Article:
Weekly Recap – September 27, 2019

Lori Bahnmueller 09/26/19 - 11:28 pm

Now that we’re in the age of digital audio, sonic identity/sonic branding is making a comeback.

Super Sonic

Does your brand have a sonic identity? The age of digital audio is upon us. Per eMarketer, nearly two-thirds of the US population listens to digital audio at least monthly, streaming music, podcasts or other audio content consumed via live streaming or direct download. The podcast listener pool alone, which makes up 37.3% of the digital audio listener population, is expected to grow by nearly 5 million users between 2019 and 2021. All these perked up ears are prompting brand managers to consider their brand voice, aka sonic identity and sonic branding.

+ Marketers have been harnessing the power of music and sound to promote products and services since the dawn of broadcasting. Sonic branding can clear language and culture barriers. Any consumer around the world can hear McDonald’s simple “I’m Lovin’ It” sonic identity and mentally connect to the golden arches. Now that consumers are leaning toward audio consumption—forgoing keyboards and screens for voice commands and smart speakers—sonic  branding may help brands pave the path to purchase.

+ Meanwhile Amazon is leading a multi-industry initiative to hasten the collaboration of voice-enabled products. Amazon, with partners BMW, Microsoft, Baidu and more than 30 other companies, want to ensure that voice-enabled products can work together—ideally, seamlessly on a single device. The stated priorities of the “Voice Interoperability Initiative” include releasing technologies and solutions that make it easier to integrate multiple voice services on a single product and accelerate machine learning and conversational artificial intelligence research to improve the quality and interoperability of voice services. Consumers are listening. Is your brand ready to connect sonically?

Friendly Brands

5 companies celebrating 25 years of Friends. On September 22, 1994, America met the cast of Friends for the first time. And now, 25 years later, they’re still there for you. After 10 seasons and 236 episodes, people everywhere continuously turn to this TV show for comfort and comedy. It chronicles such a precious chapter of life in which your friends are your family, so it’s beloved by (almost) everyone. Even your favorite companies.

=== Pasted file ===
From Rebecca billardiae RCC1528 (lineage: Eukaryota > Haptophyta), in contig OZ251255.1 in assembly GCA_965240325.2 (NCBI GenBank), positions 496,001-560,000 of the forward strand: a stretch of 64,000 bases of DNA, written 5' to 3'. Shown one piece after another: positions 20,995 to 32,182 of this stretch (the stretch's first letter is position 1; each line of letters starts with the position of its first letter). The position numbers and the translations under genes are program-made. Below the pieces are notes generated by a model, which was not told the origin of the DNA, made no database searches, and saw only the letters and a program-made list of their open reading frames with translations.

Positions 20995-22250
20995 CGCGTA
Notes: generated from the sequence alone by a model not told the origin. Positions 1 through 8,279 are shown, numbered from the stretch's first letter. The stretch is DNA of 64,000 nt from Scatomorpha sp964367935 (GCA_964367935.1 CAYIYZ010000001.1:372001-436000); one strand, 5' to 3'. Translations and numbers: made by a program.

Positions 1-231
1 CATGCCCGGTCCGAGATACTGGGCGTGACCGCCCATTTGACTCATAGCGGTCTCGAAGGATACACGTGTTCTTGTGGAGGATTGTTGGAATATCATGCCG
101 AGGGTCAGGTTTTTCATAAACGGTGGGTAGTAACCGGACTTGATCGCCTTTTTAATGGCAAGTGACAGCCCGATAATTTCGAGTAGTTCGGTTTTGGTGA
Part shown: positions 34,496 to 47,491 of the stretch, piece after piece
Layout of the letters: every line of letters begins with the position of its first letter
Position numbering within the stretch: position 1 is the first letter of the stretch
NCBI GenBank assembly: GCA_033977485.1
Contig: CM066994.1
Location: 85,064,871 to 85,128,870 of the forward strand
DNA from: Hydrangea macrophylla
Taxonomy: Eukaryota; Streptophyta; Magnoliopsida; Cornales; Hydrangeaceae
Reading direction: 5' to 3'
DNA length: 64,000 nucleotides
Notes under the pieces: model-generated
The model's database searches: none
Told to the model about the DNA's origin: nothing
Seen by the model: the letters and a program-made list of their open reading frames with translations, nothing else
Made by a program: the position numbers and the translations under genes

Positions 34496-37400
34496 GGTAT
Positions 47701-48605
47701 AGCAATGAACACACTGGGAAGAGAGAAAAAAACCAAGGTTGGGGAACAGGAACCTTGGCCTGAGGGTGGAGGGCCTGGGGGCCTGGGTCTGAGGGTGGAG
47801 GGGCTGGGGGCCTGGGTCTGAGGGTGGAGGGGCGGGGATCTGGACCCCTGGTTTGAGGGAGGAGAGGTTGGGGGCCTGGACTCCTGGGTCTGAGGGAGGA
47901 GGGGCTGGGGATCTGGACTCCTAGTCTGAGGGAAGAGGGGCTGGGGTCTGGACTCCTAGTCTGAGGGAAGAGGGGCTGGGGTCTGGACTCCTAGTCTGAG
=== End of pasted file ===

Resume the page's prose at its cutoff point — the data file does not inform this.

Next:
Enough SAID

Justice had been shelved for decades. When Michigan Women Forward (MWF) learned about the discovery of 11,341 unopened, untested rape kits in a Detroit storage unit, they were both horrified and outraged. The city lacked the funds to test all the kits and investigate all the cases—but the idea of these women waiting even longer for justice was unacceptable (some of the kits had been in storage for as long as 7 years).

Relax & Repeat

Millennials repeat the same vacations to avoid stressful research. Planning a vacation takes significant time and research. But, a recent Hotels.com study showed Millennials are tired of it. With one in eight spending more than 15 hours researching, and 22% considering 11 different options, it’s a daunting task for any age group. In fact, 42% of Millennial travelers described vacation research as one of their biggest stressors (and that’s really the opposite effect you hope it will have).

Bad Influence

Fake friends: How influencer fraud is costing marketers millions. Influencer marketing has been on the rise for the past decade. Studies have shown that consumers trust the opinions of their favorite bloggers, YouTubers and other social media stars far more than paid celebrity endorsers. But as with any trend, the bigger it gets, the greater the potential for abuse. In this case, it’s called influencer fraud.

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